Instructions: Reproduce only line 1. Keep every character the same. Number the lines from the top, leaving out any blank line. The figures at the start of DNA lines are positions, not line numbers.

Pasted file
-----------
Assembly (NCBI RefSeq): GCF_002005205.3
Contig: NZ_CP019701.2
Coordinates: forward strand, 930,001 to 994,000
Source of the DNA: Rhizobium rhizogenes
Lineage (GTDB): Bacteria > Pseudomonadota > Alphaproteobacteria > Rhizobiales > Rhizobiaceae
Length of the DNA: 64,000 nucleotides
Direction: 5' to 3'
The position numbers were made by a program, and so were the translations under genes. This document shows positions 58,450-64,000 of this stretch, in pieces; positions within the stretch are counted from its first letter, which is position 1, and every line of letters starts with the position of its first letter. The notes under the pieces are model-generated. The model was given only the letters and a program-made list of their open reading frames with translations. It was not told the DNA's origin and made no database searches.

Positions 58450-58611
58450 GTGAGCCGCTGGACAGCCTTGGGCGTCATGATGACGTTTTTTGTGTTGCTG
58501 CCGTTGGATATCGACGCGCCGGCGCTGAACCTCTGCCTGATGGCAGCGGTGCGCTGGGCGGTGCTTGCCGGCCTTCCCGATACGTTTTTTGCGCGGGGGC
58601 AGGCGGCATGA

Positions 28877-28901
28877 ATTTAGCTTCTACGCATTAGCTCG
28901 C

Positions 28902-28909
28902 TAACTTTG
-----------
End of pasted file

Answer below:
Assembly (NCBI RefSeq): GCF_002005205.3